Full-Year 2005 Megabrands Report

Telecommunications Giants Lead the Pack

By Published on .

CHICAGO (AdAge.com) -- Telecommunications giants pulled a trifecta in Advertising Age's ranking of the Top 200 Megabrands for 2005, not only claiming the top three spots by total media outlays but spending a heady $4 billion in doing so.

Download Item:

point bug Top 200 Megabrand Charts

Verizon is top spender
Verizon led all megabrands with $1.72 billion, followed by Cingular at $1.31 billion and Sprint at $995 million, according to TNS Media Intelligence data collated by Ad Age into the megabrands for this report. It was the fourth consecutive year Verizon has topped the ranking.

But even with voluminous spending from a handful of telecoms, consolidation among telecoms will likely mean that Top 200 category in 2006 will come up short of its 15.9% growth in 2005. Cingular, a megabrand since its inception in 2000, will vanish later this year as the service becomes part of a revived AT&T megabrand.

Mergers invariably reduce collective media spending by the merged partners as they consolidate and develop economies of scale. Also, telecom spending would have been up only 9% had Vonage not entered the Top 200 elite with a barrage of spending behind its broadband telephone service.

As a group, the Top 200 spent $49.14 billion in 18 media monitored by TNS in 2005, up 6.6%. They accounted for one-third of the $148.29 billion spent in all measured advertising, up a modest 3% from the prior year.

Still heavily favor TV
The Top 200 still heavily favor TV, placing 58% of their media budgets into the five monitored forms of the medium.

Network TV, the largest single measured media category among these heavy hitters, grew 4.8% to $13.26 billion, topping overall growth in the medium of only 1.9% in 2005. The Top 200's tally represented nearly three-quarters of all spending on network TV.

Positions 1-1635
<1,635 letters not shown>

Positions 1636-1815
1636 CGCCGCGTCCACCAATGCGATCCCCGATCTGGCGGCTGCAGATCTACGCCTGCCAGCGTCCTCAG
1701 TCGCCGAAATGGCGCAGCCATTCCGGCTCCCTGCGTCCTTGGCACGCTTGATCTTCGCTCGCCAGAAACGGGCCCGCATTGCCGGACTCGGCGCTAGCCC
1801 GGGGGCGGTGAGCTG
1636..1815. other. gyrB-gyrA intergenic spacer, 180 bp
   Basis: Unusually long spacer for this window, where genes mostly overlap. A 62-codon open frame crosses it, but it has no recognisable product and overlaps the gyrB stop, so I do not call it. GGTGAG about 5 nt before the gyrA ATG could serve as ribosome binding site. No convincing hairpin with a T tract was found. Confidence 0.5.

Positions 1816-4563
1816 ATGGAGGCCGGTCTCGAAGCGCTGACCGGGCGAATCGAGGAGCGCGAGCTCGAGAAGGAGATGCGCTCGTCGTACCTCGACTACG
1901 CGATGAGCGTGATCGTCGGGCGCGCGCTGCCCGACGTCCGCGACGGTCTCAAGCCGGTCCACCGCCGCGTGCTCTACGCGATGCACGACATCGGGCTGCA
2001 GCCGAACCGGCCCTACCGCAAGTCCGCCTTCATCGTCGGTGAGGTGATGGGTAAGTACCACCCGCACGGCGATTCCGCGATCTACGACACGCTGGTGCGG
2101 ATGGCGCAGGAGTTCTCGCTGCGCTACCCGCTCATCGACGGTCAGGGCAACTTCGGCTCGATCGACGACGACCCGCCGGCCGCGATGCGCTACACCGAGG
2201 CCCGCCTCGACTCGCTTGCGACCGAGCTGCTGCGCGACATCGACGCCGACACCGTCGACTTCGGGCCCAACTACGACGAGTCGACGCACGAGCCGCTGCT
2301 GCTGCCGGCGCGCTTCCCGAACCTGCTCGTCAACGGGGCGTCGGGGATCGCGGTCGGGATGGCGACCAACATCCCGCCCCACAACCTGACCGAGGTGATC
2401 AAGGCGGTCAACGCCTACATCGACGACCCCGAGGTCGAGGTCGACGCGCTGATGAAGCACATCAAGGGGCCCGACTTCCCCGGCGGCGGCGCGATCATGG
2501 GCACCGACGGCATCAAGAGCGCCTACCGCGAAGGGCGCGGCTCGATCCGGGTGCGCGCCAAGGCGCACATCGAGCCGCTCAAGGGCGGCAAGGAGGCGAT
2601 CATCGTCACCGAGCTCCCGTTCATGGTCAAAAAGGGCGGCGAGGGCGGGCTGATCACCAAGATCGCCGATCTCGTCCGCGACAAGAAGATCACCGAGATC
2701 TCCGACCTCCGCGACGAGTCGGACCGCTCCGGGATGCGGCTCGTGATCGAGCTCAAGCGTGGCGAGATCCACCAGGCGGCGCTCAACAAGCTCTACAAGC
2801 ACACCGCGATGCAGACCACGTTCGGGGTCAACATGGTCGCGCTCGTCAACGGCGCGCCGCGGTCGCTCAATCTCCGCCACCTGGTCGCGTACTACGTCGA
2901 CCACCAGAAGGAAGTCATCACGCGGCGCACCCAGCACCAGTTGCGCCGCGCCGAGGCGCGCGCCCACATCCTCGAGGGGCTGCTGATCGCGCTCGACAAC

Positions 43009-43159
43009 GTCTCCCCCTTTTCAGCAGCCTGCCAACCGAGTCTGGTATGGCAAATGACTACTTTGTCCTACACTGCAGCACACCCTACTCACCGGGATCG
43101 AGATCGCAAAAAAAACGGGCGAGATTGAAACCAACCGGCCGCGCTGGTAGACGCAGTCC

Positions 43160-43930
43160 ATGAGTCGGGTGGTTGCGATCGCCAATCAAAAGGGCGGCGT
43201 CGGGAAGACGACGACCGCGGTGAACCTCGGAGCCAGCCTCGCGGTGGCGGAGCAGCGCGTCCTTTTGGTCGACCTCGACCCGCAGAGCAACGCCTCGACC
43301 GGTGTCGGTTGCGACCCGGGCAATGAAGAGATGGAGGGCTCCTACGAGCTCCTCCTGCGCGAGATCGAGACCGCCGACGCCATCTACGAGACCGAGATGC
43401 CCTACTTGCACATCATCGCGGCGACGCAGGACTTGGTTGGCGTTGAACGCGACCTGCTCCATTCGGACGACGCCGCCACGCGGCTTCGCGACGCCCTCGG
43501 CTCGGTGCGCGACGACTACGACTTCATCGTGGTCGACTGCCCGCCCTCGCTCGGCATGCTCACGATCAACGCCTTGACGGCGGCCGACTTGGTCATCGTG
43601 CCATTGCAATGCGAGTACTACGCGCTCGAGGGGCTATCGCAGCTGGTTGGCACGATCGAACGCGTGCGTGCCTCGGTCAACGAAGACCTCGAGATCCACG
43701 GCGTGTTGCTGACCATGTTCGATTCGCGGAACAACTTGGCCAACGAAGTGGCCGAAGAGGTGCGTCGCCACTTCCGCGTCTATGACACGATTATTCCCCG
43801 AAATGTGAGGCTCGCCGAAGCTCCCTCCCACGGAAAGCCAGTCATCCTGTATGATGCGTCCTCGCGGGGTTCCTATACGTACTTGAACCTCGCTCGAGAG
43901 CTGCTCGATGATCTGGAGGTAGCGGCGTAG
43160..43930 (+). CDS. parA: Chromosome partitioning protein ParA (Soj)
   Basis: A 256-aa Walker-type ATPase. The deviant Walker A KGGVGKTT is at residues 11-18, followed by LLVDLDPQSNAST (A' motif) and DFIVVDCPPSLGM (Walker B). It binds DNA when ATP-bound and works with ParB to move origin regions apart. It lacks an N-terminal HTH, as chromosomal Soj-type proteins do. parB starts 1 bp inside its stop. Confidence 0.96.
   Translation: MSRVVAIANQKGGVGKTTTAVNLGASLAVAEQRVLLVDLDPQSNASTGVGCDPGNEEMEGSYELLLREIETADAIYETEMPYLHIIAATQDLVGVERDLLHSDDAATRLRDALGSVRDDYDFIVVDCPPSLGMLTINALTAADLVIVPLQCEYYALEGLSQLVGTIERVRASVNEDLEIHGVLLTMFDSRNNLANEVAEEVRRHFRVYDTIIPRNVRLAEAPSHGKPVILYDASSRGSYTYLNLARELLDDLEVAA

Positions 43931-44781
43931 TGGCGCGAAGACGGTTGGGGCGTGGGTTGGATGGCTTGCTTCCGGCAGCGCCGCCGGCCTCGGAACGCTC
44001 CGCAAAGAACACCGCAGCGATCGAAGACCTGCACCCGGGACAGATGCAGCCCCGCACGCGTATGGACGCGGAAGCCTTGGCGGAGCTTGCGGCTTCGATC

Cable TV's solid 19.3% growth pushed its total to $6.75 billion among the megabrands. Spot TV languished at $5.18 billion, down 13.6%. Spot in particular suffered from the biennial lag in spending due to the Olympics and political elections which drove up spending levels in the prior-year.

Other spending adjustments have hit the medium. The 31 automotive megabrands in the Top 200 comprising the auto category pared spot TV by 15% to $2.26 billion. Some of that reduced spending is credited to a shift of ad monies from auto manufacturers to their regional auto associations, which are not part of the Ad Age compilation of megabrands. Spot TV's spending has rebounded 6.4% among all advertisers in the first quarter of 2006, partly due to the Winter Olympics.

Auto category
The auto category dished out $10.46 billion in 2005, but that was less than its 2004 outlay of $10.55 billion. Most of that decrease came out of spot TV and consumer magazines. Conversely, autos pumped up internet by 16.9% to $253 million and network cable by 14.6% to $1.15 billion.